It's amazing what one will find by browsing through a book store filled with used books.
Such was the case when a friend who shares a love of history with us found an interesting book which has a number of references to Watertown and its German heritage.
The book, now 75 years old, is titled "Old World Wisconsin," written by Fred L. Holmes and published in 1944.
The entire book is quite interesting as it traces the ancestry heritage of various communities in the Badger State. Holmes offered extensive commentary on Watertown, its heritage of stuffed geese, the politics of the Germans of long ago, the treasured German language and so much more.
The book is a hefty 350-plus pages and there obviously isn't room for even a small part of it, but we'll try to convey to our readers a few areas of special mention about Watertown which we hope our readers will enjoy, especially those who can recall those long ago times.
One chapter goes into detail about Watertown's famed stuff goose industry.
A chapter in the book begins, "Out in Dodge and Jefferson counties, Wisconsin, once the Mecca of German people who sought its rich, wild lands as a refuge of freedom and a home of plenty, an Old World vocation has grown to a great national industry.
"Large red barns, long fields of corn shocks, Holstein cattle in green pastures and spacious frame houses present a scene of modern farm prosperity. But within its home circles may be found a different activity -- almost mediaeval in its quaint methods.
"If one visits a farm in the late fall at an hour when the sun is sinking resplendently in the West and the flocks and cattle are being herded for the night, an unfamiliar call will break upon the ear: 'Woode!' 'Woode!' 'Woodie!'"
"This is the call from a housewife, also known as the goose girl, who is assembling her scattered flocks.
"Nowhere else in the United States is one likely to find the ancient custom of caring for the geese each morning and evening as is still practiced in this enterprising community of German-Americans. The goose girl is gone, but the flocks remain. Watertown Wisconsin is the center of the industry.
"Whenever one visits large cities, south or east of Chicago, during the poultry season and enters exclusive clubs, the eye is likely to meet the sign 'Watertown Stuffed Geese.' Cards in the railroad diners announce 'Watertown Goose.'"
The book goes on to explain the two methods of feeding the geese. One is stall feeding and the other "stuffing."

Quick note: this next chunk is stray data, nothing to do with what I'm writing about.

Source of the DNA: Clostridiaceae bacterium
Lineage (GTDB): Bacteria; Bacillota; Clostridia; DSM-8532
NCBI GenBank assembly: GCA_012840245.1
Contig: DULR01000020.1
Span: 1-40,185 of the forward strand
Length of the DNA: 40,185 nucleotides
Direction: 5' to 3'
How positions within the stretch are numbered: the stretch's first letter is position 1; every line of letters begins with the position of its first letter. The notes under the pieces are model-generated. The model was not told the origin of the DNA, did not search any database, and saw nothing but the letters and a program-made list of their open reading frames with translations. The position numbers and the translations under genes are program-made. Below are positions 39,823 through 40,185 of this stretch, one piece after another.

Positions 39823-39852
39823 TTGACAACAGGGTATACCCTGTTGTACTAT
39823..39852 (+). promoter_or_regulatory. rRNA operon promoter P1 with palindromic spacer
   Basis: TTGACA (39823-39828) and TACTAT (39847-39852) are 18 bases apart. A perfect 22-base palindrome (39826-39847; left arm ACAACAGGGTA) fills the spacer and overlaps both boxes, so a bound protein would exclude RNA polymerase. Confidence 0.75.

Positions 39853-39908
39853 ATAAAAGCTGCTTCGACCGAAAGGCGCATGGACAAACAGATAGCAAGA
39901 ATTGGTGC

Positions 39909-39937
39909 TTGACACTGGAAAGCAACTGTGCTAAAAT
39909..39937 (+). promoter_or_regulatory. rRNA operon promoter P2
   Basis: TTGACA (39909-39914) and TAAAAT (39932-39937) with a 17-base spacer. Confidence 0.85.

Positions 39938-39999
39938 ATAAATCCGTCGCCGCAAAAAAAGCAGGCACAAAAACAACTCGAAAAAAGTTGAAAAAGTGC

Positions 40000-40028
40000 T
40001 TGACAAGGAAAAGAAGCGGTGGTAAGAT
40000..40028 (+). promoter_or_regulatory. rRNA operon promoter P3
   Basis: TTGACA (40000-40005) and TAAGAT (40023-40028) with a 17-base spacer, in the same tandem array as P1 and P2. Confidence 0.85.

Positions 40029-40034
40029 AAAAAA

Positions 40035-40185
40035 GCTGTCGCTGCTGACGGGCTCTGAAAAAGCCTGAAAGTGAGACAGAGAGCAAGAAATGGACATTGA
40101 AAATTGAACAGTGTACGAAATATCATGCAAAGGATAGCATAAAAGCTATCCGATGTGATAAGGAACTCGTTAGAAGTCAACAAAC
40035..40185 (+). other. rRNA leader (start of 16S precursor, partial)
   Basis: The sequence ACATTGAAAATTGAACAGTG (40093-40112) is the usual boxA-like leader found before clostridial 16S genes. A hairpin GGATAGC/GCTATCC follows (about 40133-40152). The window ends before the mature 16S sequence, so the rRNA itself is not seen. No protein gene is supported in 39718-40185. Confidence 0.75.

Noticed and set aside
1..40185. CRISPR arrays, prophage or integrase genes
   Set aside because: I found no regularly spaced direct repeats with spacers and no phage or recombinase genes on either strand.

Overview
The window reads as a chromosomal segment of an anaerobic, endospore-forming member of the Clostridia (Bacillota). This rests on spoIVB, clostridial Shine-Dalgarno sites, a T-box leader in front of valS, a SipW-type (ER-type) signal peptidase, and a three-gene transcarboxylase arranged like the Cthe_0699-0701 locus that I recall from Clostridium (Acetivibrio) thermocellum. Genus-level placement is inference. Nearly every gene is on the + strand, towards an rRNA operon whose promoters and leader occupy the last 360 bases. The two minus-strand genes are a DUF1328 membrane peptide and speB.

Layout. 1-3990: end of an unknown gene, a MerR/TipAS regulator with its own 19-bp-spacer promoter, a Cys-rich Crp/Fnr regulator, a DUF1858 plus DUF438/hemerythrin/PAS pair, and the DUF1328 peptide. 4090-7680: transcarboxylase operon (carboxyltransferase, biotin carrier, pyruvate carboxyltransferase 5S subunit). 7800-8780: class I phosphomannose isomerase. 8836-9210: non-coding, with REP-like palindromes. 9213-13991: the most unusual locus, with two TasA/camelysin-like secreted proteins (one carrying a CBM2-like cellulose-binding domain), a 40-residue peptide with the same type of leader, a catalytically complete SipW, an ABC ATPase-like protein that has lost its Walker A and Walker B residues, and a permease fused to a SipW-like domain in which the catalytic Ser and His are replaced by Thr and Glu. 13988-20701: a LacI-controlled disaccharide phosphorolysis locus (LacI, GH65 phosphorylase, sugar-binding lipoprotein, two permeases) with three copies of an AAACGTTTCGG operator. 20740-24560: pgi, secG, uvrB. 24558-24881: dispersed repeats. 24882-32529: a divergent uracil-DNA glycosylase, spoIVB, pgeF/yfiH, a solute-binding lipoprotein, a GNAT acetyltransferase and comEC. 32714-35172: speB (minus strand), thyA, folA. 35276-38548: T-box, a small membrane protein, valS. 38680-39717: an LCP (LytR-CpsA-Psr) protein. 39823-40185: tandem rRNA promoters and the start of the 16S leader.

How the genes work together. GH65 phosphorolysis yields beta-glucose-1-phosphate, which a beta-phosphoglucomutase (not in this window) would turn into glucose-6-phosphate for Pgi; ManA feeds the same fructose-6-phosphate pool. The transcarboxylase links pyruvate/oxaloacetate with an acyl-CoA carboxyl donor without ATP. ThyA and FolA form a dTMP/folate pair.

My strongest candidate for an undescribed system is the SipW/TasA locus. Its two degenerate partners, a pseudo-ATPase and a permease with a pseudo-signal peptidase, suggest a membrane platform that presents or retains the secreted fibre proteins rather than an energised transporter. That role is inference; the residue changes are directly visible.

Watertown geese always had the reputation of developing the largest livers of any geese brought to market. Often the geese were 30 pounds in size with a liver weighing four pounds. Watertown farmers would treasure a goose of that size as much as others would a purebred cow which becomes one of the world's best milkers.
Geese with oversized livers were developed through a stuffing process of forced feeding. It was called "noodling." A rolled pasty mixture is forced down the geese's throat every four hours, making the livers grow and the geese fatten.
There was no delicacy more tasty than "pate de foie gras" made from Watertown goose livers. At the peak of the Watertown stuffed goose industry shipments of 50,000 pounds of stuffed geese were shipped to the East Coast and demand always outstripped the supply.
Dr. William F. Whyte, who practiced medicine in Watertown for many years, was quoted in the book as saying, "Stuffing geese is an ancient custom. In the tombs of the sacred bulls in Egypt, which are 4,000 years old, I saw carved on the walls a pictorial representation of the same process which has made our Watertown farmers famous."
The book also said a slower process was used for "stall fed" geese. These geese are placed in pens and given grain and water and allowed to eat as much as they desire. Back in the 1940s about 300,000 pounds of geese raised in Watertown were sold annually. These were desirable birds for the first class hotels.
Holmes continued in his book, "To know the method for ripening the geese for market is a German secret handed down within families and is carefully guarded.
"But the raising of geese is one of many customs that give color and individuality to the Germany counties of Wisconsin."
That industry was at its peak in the 1930s and 1940s but then started a downward spiral caused by many factors. The extensive work in connection with feeding them every four hours for weeks at a time alone was a major drawback. Then federal regulations continually became more strict, especially with shipping across state lines. There were other factors as well and the industry gradually disappeared.
The last family that we know of who noodled geese was Mr. and Mrs. Fred Rumler who practiced the art from their home on North Church Street until the early 1970s.
Today that industry is part of Watertown's rich history and only a memory to the old-timers. The most familiar connection to that industry today is the Watertown High School mascot which is appropriately a Gosling!
We'll get back to the "Old World Wisconsin" book again with a few more connections to Watertown.